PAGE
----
When it is realized that in a market economy as well, the costs that a producer's accountant reports to him are to be seen as reflecting opportunity costs in a real sense, then the dependency of the supply of particular products upon costs of production becomes visible in its proper context. It is apparent, for example, that the reason why all the resources of an economy are not channeled into the production of a single product is that the costs are too high, in two senses that are ultimately equivalent to one another. First, after a point the price that must be paid for the necessary factors would become very high indeed, far higher than could be justified by the value of the product produced. Second, the channeling of all resources into a single product means the complete cessation of the supply of any other goods this sacrifice is too great. Both interpretations are ultimately equivalent in that the intolerable magnitude of the sacrifice of all other products manifests itself in...
The insights afforded by viewing production costs as sacrificed opportunities are of particular value in distinguishing sharply between the costs of production concerning which the accountant informs the entrepreneur after a process of production has been completed on the one hand, and those costs of production that are, on the other hand, involved in the entrepreneur's decision making before embarking on a production process. We are directly concerned only with the latter in the analysis of supply (although, of course, the entrepreneur's anticipations of future costs are built on his experiences in previously completed production ventures). 2 It will be remembered throughout the chapter that costs of production must, from the opportunity cost viewpoint, include not only the actual money expenditures that the producer makes to buy resources, but also those values of his own resources that he employs in production. The latter values are known as implicit costs and must be included in...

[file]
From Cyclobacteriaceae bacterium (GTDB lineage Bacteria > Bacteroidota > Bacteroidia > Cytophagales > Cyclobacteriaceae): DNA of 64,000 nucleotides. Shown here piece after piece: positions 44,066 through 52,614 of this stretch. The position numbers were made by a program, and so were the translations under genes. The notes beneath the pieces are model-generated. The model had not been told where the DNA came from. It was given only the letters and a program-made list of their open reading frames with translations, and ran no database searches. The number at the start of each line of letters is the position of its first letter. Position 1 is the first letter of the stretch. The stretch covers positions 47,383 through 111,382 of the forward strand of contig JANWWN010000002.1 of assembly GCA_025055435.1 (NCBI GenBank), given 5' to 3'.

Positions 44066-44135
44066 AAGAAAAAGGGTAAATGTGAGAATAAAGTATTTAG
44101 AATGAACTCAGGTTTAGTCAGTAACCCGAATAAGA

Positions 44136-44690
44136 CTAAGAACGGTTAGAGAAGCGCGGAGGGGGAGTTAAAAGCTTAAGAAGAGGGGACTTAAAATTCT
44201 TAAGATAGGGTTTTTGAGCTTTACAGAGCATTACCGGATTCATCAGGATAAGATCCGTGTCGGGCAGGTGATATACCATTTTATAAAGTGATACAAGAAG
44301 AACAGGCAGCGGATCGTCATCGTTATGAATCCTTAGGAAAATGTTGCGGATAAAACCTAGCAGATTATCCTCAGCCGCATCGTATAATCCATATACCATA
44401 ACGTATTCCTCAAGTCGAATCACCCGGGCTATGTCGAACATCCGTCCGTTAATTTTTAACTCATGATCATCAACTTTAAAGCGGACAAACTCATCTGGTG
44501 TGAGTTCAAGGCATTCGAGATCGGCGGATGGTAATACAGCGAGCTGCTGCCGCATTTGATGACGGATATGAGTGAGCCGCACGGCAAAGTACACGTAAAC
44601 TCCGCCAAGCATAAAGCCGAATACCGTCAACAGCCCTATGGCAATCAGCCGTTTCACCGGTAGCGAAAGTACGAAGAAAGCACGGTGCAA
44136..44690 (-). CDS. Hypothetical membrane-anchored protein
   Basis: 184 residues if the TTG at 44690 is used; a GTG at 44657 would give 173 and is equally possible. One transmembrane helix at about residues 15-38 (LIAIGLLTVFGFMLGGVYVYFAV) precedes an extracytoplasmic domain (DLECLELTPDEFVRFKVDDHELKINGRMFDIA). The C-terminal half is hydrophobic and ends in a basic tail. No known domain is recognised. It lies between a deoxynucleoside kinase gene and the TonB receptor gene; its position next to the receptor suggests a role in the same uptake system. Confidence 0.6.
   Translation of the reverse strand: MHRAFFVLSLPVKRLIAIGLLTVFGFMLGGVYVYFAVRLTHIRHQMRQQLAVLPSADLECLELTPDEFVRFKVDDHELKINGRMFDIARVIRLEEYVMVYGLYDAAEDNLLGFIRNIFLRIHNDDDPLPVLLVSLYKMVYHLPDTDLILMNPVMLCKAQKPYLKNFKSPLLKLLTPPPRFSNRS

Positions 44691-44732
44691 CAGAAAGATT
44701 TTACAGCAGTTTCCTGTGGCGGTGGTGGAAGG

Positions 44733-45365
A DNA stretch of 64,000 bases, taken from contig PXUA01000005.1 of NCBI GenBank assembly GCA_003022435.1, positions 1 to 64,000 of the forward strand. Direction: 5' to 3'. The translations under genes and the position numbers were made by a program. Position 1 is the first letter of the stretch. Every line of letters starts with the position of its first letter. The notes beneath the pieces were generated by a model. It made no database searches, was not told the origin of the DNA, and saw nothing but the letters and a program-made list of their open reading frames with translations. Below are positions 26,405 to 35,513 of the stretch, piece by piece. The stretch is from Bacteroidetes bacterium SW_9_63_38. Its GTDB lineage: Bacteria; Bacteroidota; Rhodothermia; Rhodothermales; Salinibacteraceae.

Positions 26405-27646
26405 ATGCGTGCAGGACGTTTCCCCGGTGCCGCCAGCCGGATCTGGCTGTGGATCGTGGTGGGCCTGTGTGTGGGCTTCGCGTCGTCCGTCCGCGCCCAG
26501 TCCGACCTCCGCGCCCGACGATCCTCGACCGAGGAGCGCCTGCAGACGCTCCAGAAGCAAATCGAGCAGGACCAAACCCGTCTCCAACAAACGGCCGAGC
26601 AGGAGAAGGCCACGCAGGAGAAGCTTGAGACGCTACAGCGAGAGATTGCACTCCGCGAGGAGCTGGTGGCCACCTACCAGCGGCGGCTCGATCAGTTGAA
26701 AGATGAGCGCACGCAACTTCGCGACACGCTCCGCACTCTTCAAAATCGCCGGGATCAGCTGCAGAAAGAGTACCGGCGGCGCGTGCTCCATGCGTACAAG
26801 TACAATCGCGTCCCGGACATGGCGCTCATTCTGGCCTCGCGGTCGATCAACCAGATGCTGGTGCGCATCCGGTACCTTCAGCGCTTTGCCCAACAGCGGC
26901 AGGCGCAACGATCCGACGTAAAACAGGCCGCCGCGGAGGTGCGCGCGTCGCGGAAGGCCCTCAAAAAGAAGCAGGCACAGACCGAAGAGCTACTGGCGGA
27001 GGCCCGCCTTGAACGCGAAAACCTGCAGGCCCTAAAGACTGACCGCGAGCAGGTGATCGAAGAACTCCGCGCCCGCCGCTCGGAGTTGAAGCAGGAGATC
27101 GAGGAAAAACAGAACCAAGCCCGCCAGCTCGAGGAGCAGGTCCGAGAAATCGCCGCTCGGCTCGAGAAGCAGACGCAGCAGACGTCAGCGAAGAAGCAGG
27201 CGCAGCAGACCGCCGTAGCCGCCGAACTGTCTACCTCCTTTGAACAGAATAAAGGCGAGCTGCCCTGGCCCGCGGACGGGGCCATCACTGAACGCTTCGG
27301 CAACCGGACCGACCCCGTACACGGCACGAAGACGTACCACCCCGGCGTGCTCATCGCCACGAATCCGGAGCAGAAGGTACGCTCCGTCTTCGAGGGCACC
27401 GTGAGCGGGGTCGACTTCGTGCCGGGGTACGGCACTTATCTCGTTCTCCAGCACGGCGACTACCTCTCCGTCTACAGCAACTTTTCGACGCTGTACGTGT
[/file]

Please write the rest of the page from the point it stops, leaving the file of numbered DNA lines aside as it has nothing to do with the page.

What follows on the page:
Obviously, then, economists use the term profit differently from the way accountants use it. To the accountant, profit is the firm's total revenue less its explicit costs (or accounting costs). To the economist, economic profit is total revenue less economic costs (explicit and implicit costs, the latter including a normal profit to the entrepreneur). So, when an economist says a certain firm is earning only enough revenue to cover its costs, this means it is meeting all explicit and implicit costs and the entrepreneur is receiving a payment just large enough to retain his or her talents in the present line of production.
Formulate The Linear Programming Problem That Dch Would Use To Minimize Its Total Labor Costs Per Month Showing Both
Creative Accountants, Ltd., is a small San Francisco-based accounting partnership specializing in the preparation of individual (I) and corporate (C) income tax returns. Prevailing prices in the local market are 125 for individual tax return preparation and 250 for corporate tax return preparation. Five accountants run the firm and are assisted by four bookkeepers and four secretaries, all of whom work a typical 40-hour workweek. The firm must decide how to target its pro motional efforts to best use its resources during the coming tax preparation season. Based on previous experience, the firm expects that an average of 1 hour of accountant time will be required for each individual return prepared. Corporate return preparation will require an average of 2 accountant-hours and 2 bookkeeper-hours. One hour of secretarial time will also be required for typing each individual or corporate return. In addition, variable computer and other processing costs are...
An accountant would not count the owner's opportunity cost of alternative employment as an accounting cost. An example is given in the text in which Helen runs a cookie business, but she could instead work as a computer programmer. Because she's working in her cookie factory, she gives up the opportunity to earn 100 per hour as a computer programmer. The accountant ignores this opportunity cost because money does not flow into or out of the firm. But the cost is relevant to Helen's decision to run the cookie factory.